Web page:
The SCIF term sheet provides an option for investment funds to be paid in tranches against achievement of milestones.
There are a variety of approaches to tranching, but at a high level it usually works like this:
- the company and the investor agree on the total amount to be invested
- the total amount is divided into two or more tranches (in New Zealand, two tranches is quite common)
- the company and investor agree upon the milestones that must be met for payment of the second and later tranches, including the dates for achieving each milestone. Common milestones for early stage companies include completion of product development for beta or commercial release, achieving regulatory approvals (particularly important for life sciences companies), signing [x] number of customers or achieving $[y] sales targets, or completing key hires such as a CFO, CTO or sales director
- the first tranche is paid on completion of formal investment documentation and satisfaction of any conditions
- subsequent tranches are paid subject to achievement of the agreed milestones by the agreed dates
- if a milestone is not met by the agreed date, the investor will have the option not to proceed with the next tranche of the investment. In New Zealand, failure to achieve a milestone often results in renegotiation of terms for the next tranche – it is less common for investors to withdraw support for the company.
Investing in tranches helps investors to manage investment risk. The smaller the amount of money invested up front, prior to key business milestones being met, the lower the risk for investors.
On the other hand, tranching generally increases risk for companies, because receipt of the balance of the investment is conditional upon future events. The further out the milestones and the harder they are to achieve, the greater the risk for the company.
We usually advise companies to avoid tranching if they can. The obvious reason is the risk associated with a conditional funding commitment. However, a number of other problems that can arise, some of which can hurt investors as well as the companies they invest in:
- founders and management can become overly focussed on achieving milestones, to the detriment of the business as a whole, for example because non-milestone related risks or opportunities are overlooked
- the business plans of early stage companies tend to change a lot, as companies develop a deeper understanding of their markets, customers, markets and competitors. Milestones that make sense when an investment deal is signed can become less relevant to the success of the business over time, and a company can end up pursuing milestones that have become of little value to the company
- while it is possible for investors and founders to agree new milestones to adapt to changing circumstances, this can be quite difficult as it has financial consequences for both parties. Renegotiating milestones can cause a lot of friction between investors and founders, and can damage relationships.
In our experience, tranching causes particular problems when it is used to bridge a significant valuation gap. This occurs when an investor is sceptical of the valuation sought by the company, and addresses this by setting financial or commercial milestones for subsequent tranches which justify the valuation from the investor’s perspective. In this scenario, investors can see the company’s valuation as a placeholder, to be renegotiated if the company’s actual performance is below target.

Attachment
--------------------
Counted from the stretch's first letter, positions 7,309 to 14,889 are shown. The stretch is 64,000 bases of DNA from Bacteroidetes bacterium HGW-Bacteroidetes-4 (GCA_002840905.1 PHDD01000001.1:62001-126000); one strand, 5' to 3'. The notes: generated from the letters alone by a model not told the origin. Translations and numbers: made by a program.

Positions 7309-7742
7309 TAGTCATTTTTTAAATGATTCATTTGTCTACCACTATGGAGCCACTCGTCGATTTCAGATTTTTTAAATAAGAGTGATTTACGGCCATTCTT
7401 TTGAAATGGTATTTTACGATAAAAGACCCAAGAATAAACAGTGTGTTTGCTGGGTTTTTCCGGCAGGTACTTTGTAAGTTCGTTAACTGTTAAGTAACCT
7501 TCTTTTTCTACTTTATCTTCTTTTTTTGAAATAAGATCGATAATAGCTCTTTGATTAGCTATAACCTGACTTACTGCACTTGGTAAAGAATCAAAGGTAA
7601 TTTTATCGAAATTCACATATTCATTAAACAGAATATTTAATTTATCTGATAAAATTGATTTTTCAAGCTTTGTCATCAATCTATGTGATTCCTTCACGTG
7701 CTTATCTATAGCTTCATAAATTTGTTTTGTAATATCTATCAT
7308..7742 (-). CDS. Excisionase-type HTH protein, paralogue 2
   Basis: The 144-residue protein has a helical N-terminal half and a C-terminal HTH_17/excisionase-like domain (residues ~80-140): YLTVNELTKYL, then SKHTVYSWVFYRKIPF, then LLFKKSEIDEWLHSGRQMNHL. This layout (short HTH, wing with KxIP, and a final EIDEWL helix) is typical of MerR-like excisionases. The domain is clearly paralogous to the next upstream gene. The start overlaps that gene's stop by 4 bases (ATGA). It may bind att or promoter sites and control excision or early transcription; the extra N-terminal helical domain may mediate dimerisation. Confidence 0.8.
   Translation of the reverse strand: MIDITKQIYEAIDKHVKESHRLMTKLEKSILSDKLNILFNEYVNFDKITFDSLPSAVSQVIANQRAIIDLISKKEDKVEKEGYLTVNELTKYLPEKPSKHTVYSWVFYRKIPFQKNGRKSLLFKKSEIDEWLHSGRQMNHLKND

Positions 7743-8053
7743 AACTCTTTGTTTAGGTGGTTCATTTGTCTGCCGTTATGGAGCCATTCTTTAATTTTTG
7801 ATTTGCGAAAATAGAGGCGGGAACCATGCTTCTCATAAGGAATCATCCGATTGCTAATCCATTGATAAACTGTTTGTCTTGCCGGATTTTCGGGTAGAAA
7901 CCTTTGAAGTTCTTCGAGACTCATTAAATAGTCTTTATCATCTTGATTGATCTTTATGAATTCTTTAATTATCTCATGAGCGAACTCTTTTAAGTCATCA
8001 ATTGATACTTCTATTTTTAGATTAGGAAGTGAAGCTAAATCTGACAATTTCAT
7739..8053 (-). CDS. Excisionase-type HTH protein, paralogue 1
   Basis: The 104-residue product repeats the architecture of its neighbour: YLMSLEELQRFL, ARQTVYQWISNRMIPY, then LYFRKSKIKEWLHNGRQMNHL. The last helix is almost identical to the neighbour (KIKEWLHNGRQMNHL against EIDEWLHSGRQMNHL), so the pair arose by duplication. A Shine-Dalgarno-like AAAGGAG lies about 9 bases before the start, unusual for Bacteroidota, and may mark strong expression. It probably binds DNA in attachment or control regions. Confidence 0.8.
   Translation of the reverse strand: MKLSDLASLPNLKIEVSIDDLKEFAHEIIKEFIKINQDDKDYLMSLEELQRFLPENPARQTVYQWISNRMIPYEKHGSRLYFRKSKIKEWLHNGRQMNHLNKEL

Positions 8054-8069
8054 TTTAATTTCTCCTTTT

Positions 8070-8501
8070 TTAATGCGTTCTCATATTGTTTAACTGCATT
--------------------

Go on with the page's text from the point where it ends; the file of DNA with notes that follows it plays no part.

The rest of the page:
However, companies and their founders who have had difficulty agreeing a valuation up front will obviously be unwilling to renegotiate the valuation after the fact, regardless of any performance based evidence that the investor now has to justify a lower valuation (the phrase reality distortion field comes to mind). In our experience, what tends to happen is:
- the company’s founders become hyper-focussed on achieving the required milestones in order to avoid a reduction in their valuation, regardless of the impact on the business as a whole. This is particularly problematic where milestones were poorly chosen in the first place
- if it becomes apparent that the company will miss a milestone, the focus may turn to other means of avoiding a valuation reduction. One approach is to try to find a new investor who will buy in at the original or a higher price, with all the attendant distractions that capital raising brings. Another is to slow down the company’s cash burn, to defer or remove the need for the next tranche, even if this harm’s the company’s growth prospects. Worst case, a company’s founders may be prepared to risk the failure of the company rather than be forced to draw down a tranche at a lower valuation (sounds far-fetched, but it happens!).
For these reasons, we think it is much better to try to do the hard yards up front to agree a valuation that both sides are happy to go forward with, or to not do a deal at all.
If investors insist on milestones, we advise companies to:
- ensure that milestones are specific, tied to objective achievements (not subject to the judgement of the investor) and that above all are achievable
- try to chose milestones that support their core business proposition, so that that they will continue to be relevant even if the detail of the business plan changes over time (this is hard)
- try to limit the time period for tranching to the shortest time possible, ideally no more than 6 months. The longer the time period for payment of tranches, the greater the uncertainty and risk for the company
- structure the investment so that shares are issued progressively only as tranches are paid, as opposed to issuing all of the shares to the investors up-front (which is what some investors ask for).